In May of 1983 I saw RETURN OF THE JEDI at the Sunrise Multiplex, a six-screen theater that had recently opened on the border between Nassau County and Queens, on Long Island.
I had never been to a movie theater with six screens before. The lobby alone seemed vast and futuristic, like the departures terminal at an airport. Except in this case we weren’t flying to Florida to visit distant relatives, we were off to Endor to watch the Ewoks dispatch the Imperial Stormtroopers. I wondered if this was going to be the new normal for my moviegoing experience – no more quaint little Main Street movie houses in towns like Valley Stream or Lynbrook, just gigantic, prison-style campuses on the grounds of shopping malls.
The prison metaphor became even more real a few weeks later, when I took my little sister Missy to see SPACEHUNTER: ADVENTURES IN THE FORBIDDEN ZONE in 3-D. As my father dropped us off with instructions to “take care of your sister,” I noticed that a metal detector had been installed in the lobby of the Multiplex. After paying for our tickets, we funneled through this doorway-like, rectangular structure that made a “ding” sound as we passed through it, ostensibly sans whatever the metal detector was intended to detect.
Not long after we saw SPACEHUNTER, my parents, sister and I went to visit my Aunt Margaret and Uncle George, who was a Nassau County cop. I mentioned that we had been to the Sunrise Multiplex and referenced the new heightened security.
“I would avoid that place,” Uncle George said, looking first at me, then my dad. “There was a brawl there, and somebody got knifed. That’s why they put in metal detectors.”
I never went back to the Sunrise Multiplex. But I thought about it today, when I woke up and heard the news of the shootings in Aurora, Colorado at the screening of THE DARK KNIGHT RISES. At age 13, the movie theater was like my house of worship, second only to St. Joseph’s Roman Catholic Church, where I was still serving mass every Sunday (even though I was rapidly outgrowing the cassock). The idea that going to see a movie might get me killed was completely baffling to me. How could something that brought me so much joy be dangerous?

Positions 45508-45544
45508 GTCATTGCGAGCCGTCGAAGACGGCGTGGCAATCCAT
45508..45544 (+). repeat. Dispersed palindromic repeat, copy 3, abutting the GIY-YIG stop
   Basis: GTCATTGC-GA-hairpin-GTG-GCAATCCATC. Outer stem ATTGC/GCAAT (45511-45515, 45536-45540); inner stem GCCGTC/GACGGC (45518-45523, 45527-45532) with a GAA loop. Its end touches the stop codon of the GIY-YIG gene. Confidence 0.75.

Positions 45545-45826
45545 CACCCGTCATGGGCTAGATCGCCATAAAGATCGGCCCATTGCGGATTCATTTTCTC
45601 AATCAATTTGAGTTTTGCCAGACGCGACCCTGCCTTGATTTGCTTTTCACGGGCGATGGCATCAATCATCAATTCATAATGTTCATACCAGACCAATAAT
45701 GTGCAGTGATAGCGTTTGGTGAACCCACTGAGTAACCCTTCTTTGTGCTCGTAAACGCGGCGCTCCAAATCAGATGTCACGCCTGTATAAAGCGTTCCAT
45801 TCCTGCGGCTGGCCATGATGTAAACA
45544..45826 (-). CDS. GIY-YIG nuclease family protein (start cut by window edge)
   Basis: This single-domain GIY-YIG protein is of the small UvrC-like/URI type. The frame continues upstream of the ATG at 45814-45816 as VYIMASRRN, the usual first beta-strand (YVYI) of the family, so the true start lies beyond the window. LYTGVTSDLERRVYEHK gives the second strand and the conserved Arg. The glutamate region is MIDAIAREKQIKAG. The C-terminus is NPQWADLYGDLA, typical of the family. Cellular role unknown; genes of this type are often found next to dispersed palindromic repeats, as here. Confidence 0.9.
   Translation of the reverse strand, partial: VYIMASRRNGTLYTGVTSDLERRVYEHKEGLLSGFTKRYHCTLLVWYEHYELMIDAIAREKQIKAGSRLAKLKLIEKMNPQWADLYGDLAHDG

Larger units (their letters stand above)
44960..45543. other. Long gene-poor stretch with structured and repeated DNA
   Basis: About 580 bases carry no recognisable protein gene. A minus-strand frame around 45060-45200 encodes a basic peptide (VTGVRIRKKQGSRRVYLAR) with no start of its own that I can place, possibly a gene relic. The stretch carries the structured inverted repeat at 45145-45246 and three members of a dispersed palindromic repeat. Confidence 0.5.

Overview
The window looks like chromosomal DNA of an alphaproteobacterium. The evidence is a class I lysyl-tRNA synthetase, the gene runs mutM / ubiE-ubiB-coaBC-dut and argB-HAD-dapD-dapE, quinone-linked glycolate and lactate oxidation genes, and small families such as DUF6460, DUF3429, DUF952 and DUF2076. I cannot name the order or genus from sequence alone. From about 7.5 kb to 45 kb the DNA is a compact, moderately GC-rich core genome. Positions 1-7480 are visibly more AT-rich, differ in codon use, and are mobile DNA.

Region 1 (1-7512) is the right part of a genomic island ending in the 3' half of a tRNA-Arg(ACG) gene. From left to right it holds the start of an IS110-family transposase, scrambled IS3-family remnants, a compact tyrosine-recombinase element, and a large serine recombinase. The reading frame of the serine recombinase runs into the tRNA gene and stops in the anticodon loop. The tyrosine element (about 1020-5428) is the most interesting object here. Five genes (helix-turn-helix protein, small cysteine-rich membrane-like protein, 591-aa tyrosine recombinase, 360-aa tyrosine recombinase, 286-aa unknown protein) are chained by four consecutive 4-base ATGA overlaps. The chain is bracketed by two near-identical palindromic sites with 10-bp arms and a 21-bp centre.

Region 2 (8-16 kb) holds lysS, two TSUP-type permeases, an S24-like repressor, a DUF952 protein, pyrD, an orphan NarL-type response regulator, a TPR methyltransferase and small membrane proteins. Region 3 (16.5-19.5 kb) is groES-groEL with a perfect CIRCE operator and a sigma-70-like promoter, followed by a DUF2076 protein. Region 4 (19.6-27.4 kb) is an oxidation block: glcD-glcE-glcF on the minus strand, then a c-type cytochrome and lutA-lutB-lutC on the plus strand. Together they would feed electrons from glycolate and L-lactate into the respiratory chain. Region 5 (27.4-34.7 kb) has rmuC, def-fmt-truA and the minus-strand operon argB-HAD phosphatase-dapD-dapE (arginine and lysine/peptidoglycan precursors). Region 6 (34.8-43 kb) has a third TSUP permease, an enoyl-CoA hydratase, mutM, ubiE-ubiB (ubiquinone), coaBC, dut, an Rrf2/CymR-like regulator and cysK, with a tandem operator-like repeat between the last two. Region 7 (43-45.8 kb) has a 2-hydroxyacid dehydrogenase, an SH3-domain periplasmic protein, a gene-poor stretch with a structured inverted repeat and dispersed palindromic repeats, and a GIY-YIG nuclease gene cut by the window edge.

Looking back, walking through that multiplex metal detector was a turning point in my young life, one of the the first realizations that the perfect little suburban world in which I lived could also be a dark and dangerous place.
I wonder how many kids are experiencing similar feelings today. How many will understand that one deranged dude in body armor does not mean that every screening of every movie at every theater in the country is equally dangerous? More to the point, how many people in positions of authority will realize this? Already, the NYPD has promised an increased “presence” at theaters showing THE DARK KNIGHT RISES in New York City for fear of “copycat crimes” and “to ease moviegoers.”
If you love the movies, today is a tragic day. It’s tragic because of the 12 people who lost their lives, and the 59 who were injured, and the countless others who had to flee that theater fearing for their lives – all because they were excited to see the new Batman movie, and couldn’t wait until tomorrow.
We’ve all heard cynical politicians refer to a “pre-9/11″and a “post-9/11” mindset. My great hope is that the tragedy of this day will be remembered in its proper context, and the joyful experience of moviegoing will be allowed to remain just that: joyful. We should mourn the dead, care for the injured, and punish the guilty. What we should not do is punish everyone who loves movies because one mental patient went off his rocker, and made use of automatic weapons that should have been much harder for him to obtain than they actually were.
Just this week, I was reminded of the magical impact the movies can have on a kid. I dug through my closet and pulled out a shoebox containing a collection of STAR WARS action figures I had kept since childhood. Some were from what is now known as A NEW HOPE, most were from THE EMPIRE STRIKES BACK, and at least one was from RETURN OF THE JEDI, by which time I was (arguably) too old to be playing with toys.
They were all in pristine condition, stored with their original weapons and light sabers, a fact which would not surprise you if you knew what an obsessive collector I was then (and still am). I packed up these beloved relics of my youth and gave them to my girlfriend’s five-year-old nephew, who is obsessed with Jedis and Sith lords, and who loves to watch commercials for “old school” STAR WARS toys on You Tube.
As we sat on his bedroom floor I told him about each figure, and when and where I had gotten it. But there was one I couldn’t identify.
“That’s the AT-AT driver,” the precocious 5-year-old said, without hesitation.”That’s the one you had to get in the mail.”
He was right, of course. And at that moment, I realized my toys had found the right home.
I hope, in a “post-Aurora” world, the experience of moviegoing will be just as magical for Sammy and every other kid as it was for me, some 35 years ago. We owe it to them to make that happen.